TOKYO (TR) – It is a chilly Friday evening in Tokyo, a time when many office workers are hunkered down at a local pub.
Nobutatsu Suzuki is not among them. A legal clerk by day, the sharp-jawed, spiky-haired 36-year-old trains as a mixed martial arts (MMA) fighter at the Reversal Tokyo Standout gym in Shibuya at night.
“I wanted to be strong,” says Suzuki, in referring to his motivation for first entering the ring, as he slips from a white dress shirt and tie into his training gear. “I wanted to be stronger than anyone, physically and mentally. In order to be strong, I became a fighter.”
On May 31 of last year, the welterweight put that strength on display in defeating Phil Baroni with a first-round TKO in his debut for ONE FC (Fighting Championship) in Manila.
After forcing the American up against the cage, the Tokyo native landed a right hand that proved to be the finishing blow. Suzuki was surprised to hear later that Baroni had suffered a broken ankle.
Next month, Suzuki will face another American, UFC veteran Brock Larson, in the “War of Nations” main event at Stadium Negara in Kuala Lumpur — a chance for the grappler to dismiss any notion that luck was the reason for his victory in Manila.
“It was unlucky for him,” says Suzuki. “Of course, if he doesn’t suffer an injury to his leg, things could have been different.”
Atop the gym’s green training mat, fighting hopefuls shadow box and hit bags in tune with the thumping rock music pumping through the speaker system at the entrance. Suzuki, his arms noticeably scarred around the elbows, is seated off to the side, preparing to begin his stretching routine.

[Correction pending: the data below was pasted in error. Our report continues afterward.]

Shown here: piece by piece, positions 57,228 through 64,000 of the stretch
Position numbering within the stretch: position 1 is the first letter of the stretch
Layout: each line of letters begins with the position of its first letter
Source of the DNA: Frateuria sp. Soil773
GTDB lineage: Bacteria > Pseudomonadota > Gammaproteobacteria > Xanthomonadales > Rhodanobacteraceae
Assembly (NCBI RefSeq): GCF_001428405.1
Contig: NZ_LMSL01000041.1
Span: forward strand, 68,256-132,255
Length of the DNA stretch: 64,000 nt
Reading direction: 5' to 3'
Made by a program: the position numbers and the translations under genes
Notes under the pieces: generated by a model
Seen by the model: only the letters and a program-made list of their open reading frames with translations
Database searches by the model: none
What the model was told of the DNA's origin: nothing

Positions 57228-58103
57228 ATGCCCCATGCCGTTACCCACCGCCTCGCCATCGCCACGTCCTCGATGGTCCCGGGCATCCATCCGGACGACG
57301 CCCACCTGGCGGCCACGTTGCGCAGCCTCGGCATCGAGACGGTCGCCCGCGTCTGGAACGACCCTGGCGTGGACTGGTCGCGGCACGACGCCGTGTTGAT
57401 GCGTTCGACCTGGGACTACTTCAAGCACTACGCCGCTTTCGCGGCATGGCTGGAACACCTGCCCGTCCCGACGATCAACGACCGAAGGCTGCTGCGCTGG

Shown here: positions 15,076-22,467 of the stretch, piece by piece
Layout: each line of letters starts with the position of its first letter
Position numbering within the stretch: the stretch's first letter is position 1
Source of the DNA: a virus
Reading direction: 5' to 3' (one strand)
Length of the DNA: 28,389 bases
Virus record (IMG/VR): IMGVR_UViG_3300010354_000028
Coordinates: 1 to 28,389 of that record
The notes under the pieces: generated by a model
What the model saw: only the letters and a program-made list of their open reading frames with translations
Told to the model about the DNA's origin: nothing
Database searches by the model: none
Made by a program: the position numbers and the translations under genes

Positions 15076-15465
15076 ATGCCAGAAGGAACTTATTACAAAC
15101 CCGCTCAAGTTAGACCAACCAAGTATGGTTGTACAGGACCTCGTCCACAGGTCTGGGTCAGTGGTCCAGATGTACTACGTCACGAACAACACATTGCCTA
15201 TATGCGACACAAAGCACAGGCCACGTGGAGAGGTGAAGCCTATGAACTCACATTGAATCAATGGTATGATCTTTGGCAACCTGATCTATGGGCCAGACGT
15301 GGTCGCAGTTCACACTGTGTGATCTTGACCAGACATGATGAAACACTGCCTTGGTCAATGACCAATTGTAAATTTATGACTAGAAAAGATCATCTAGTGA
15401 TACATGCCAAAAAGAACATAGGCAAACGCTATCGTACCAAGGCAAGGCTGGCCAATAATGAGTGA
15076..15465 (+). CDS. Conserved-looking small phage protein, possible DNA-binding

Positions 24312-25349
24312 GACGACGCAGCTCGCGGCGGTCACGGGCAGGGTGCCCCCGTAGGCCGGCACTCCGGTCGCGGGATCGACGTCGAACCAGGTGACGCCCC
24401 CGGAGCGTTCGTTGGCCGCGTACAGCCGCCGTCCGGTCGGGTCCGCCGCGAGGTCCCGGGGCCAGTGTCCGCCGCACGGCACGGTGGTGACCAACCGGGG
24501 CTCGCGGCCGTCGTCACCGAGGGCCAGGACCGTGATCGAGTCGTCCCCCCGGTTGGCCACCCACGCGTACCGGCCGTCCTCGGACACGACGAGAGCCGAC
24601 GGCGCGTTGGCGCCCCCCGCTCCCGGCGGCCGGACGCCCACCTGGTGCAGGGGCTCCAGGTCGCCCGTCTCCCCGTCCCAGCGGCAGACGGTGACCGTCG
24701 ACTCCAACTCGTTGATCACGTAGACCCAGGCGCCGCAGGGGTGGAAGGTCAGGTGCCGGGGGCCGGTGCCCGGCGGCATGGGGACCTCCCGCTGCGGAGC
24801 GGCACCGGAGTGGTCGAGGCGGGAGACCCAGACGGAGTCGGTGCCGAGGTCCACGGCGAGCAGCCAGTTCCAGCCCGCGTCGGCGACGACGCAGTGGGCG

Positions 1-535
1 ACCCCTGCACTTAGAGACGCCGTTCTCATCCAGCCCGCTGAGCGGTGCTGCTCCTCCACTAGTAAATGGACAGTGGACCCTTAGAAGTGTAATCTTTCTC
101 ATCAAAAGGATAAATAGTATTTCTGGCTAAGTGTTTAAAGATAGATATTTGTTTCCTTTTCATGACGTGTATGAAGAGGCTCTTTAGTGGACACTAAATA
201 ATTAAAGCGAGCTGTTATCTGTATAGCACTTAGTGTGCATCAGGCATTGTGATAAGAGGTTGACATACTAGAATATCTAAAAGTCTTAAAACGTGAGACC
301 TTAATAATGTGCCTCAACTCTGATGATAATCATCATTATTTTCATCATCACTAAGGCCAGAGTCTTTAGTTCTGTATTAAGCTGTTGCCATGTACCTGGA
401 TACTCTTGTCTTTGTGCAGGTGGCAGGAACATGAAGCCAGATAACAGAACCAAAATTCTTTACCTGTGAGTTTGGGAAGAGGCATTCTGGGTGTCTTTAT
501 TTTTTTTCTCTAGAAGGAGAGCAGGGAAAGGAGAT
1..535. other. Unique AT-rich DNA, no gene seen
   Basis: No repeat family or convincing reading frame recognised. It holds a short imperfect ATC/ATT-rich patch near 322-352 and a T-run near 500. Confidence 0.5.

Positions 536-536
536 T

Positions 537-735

“I want to prove that I defeated Baroni not by a fluke but through raw power,” he says.
In Manila, the key was landing strikes. “He has greater wrestling and grappling skills than I do,” says Suzuki in referring to Barino. “So striking became the crucial factor, and I landed one blow (at the right time).”
Over 13 bouts, Suzuki has compiled an 11-1-2 record. He realizes that Larson (37-7) will enter the bout on March 14 as a more seasoned fighter. He also feels that from a wrestling and grappling point of view he will once again be at a disadvantage. “But I have battled fighters like that in Japan,” he says.
As before, his hands will be the key. “Landing strikes,” says Suzuki. “I know Larson is strong with his strikes, but I’ll be ready.”
In readying himself, grappling and strength training are important, he says, but so is time management: His office job requires him to travel to multiple locations all throughout the metropolis. “I’ve got to figure out ways to shorten my working time in order to have long practices,” he says.
Suzuki’s roots in fighting go back to the age of 15, when he began training in karate, the martial art he hopes will form his legacy as his twilight years approach.
“I hope everyone in MMA thinks that I was a strong karate fighter,” he says, “and that my karate was amazing.”